Monday, April 29, 2013

Vikings Season 1 Finale: Below the Ash

The dogwoods, cherry trees, and redbuds are shimmering like gossamer cotton candy in my neighborhood today, in stark contrast to the rugged, icy terrain and the huge tree that pieced the clouds in the finale of the too-short nine-episode first season of Vikings last night.   But it was a fine beginning indeed, and Michael Hirst deserves kudos for tackling such a complex, soaring historical subject with such style and power.

The stage has now been thoroughly re-set after the death of Haraldson, with Ragnar facing a new enemy which includes at long last his brother Rollo.  Brave and smart, but not as smart or visionary as Ragnar, Rollo has all season been both loyal to his brother and chafing under the recognition that Ragnar has received but Rollo has not.  Like all second-bests, Rollo seems unaware that it was Ragnar's vision, which Rollo often opposes, that propelled Ragnar's journeys to the west and their successful plundering of England.

But, significantly, Rollo is not the only one separating from Ragnar.  The same is happening with Lagertha, although she definitely doesn't want this.  But Lagertha's miscarriage has somehow given the superstitious Ragnar the idea that maybe the gods are not smiling on the possibility of more of his sons from Lagertha.  So he is primed to look elsewhere, and Lagertha fully senses this.

Thus, for a variety of reasons, Ragnar can't resist sleeping with the beautiful princess he finds on his journey to the big ash tree.   I can't recall if Ragnar slept with anyone other than Lagertha in the story before the finale - he refrained during the attacks on England, certainly the one in which Lagertha accompanied him - but given the Viking culture that we've seen, it seems a pretty safe bet that he has indeed partaken.  On the other hand, son Bjorn who sees Ragnar and the princess making love - and is unsurprisingly not happy about it - warns Ragnar that "Lagertha would cut your balls off" if she knew about this, and gets Ragnar to promise that this will just be a starry one-night stand.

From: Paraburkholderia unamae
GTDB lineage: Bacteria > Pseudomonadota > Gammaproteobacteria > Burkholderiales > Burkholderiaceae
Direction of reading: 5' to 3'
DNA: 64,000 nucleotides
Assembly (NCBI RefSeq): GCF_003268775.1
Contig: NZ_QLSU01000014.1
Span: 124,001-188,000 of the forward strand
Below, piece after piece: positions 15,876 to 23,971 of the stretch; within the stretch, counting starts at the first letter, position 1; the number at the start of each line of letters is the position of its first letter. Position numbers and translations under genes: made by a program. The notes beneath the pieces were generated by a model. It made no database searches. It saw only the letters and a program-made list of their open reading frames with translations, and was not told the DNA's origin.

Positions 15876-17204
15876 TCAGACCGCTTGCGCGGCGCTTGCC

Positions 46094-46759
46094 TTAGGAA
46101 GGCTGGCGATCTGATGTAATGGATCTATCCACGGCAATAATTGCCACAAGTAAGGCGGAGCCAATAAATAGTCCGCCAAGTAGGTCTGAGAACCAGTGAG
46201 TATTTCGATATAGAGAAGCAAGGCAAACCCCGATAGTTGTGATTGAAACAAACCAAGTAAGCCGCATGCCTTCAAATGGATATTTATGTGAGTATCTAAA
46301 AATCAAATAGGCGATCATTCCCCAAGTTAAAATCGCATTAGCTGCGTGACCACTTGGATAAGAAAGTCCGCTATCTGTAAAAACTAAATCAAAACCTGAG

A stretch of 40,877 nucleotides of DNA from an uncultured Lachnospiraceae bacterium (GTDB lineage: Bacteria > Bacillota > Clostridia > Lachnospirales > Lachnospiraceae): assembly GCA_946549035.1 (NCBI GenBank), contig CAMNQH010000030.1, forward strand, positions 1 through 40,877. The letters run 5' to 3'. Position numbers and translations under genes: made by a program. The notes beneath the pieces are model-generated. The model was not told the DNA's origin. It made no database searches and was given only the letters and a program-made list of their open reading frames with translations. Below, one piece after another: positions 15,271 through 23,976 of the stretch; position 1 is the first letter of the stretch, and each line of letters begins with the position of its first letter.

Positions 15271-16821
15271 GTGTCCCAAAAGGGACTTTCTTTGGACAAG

Surprisingly, Ragnar keeps that promise, at least once saying no to the princess when she wakes him the next evening.  But her revelation the next time they meet that she's pregnant will change everything, assuming she's telling the truth and especially if she's carrying Ragnar's son.  Depending upon how quickly the series moves through the years of Ragnar's life and exploits, we may well see some sort of conflict in the future between Bjorn and the son the princess bears.

But, first, Ragnar will have to deal with fighting his brother in the conflict between the king whom Ragnar supports and the earl that Rollo has now thrown his lot in - not to mention what will happen with Ragnar and Lagertha.

Lots of good viewing in the future of Vikings with such ground-changing developments below the ash, and I'm looking forward to the second season on the History Channel in 2014.

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